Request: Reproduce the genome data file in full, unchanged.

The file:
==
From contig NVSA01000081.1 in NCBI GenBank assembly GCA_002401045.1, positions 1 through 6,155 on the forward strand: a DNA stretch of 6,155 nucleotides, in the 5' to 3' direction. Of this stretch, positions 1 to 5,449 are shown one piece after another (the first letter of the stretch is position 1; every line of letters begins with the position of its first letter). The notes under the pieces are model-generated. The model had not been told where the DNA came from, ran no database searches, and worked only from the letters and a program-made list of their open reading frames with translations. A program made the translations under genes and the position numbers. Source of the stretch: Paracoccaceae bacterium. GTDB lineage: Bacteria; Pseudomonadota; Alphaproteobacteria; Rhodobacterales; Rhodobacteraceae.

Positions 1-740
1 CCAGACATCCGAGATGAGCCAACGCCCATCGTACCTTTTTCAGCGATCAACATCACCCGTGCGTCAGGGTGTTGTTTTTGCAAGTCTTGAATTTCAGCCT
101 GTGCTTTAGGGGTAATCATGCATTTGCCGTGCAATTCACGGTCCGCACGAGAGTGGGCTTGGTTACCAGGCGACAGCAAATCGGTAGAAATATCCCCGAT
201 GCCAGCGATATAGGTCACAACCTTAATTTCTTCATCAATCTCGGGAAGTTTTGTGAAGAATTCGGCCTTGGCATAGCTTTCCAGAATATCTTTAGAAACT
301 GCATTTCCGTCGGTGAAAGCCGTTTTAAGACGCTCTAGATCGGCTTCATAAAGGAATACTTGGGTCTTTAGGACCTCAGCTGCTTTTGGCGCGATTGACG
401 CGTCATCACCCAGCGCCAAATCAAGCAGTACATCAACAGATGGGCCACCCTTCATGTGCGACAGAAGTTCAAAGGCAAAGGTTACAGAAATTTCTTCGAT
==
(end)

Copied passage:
From contig NVSA01000081.1 in NCBI GenBank assembly GCA_002401045.1, positions 1 through 6,155 on the forward strand: a DNA stretch of 6,155 nucleotides, in the 5' to 3' direction. Of this stretch, positions 1 to 5,449 are shown one piece after another (the first letter of the stretch is position 1; every line of letters begins with the position of its first letter). The notes under the pieces are model-generated. The model had not been told where the DNA came from, ran no database searches, and worked only from the letters and a program-made list of their open reading frames with translations. A program made the translations under genes and the position numbers. Source of the stretch: Paracoccaceae bacterium. GTDB lineage: Bacteria; Pseudomonadota; Alphaproteobacteria; Rhodobacterales; Rhodobacteraceae.

Positions 1-740
1 CCAGACATCCGAGATGAGCCAACGCCCATCGTACCTTTTTCAGCGATCAACATCACCCGTGCGTCAGGGTGTTGTTTTTGCAAGTCTTGAATTTCAGCCT
101 GTGCTTTAGGGGTAATCATGCATTTGCCGTGCAATTCACGGTCCGCACGAGAGTGGGCTTGGTTACCAGGCGACAGCAAATCGGTAGAAATATCCCCGAT
201 GCCAGCGATATAGGTCACAACCTTAATTTCTTCATCAATCTCGGGAAGTTTTGTGAAGAATTCGGCCTTGGCATAGCTTTCCAGAATATCTTTAGAAACT
301 GCATTTCCGTCGGTGAAAGCCGTTTTAAGACGCTCTAGATCGGCTTCATAAAGGAATACTTGGGTCTTTAGGACCTCAGCTGCTTTTGGCGCGATTGACG
401 CGTCATCACCCAGCGCCAAATCAAGCAGTACATCAACAGATGGGCCACCCTTCATGTGCGACAGAAGTTCAAAGGCAAAGGTTACAGAAATTTCTTCGAT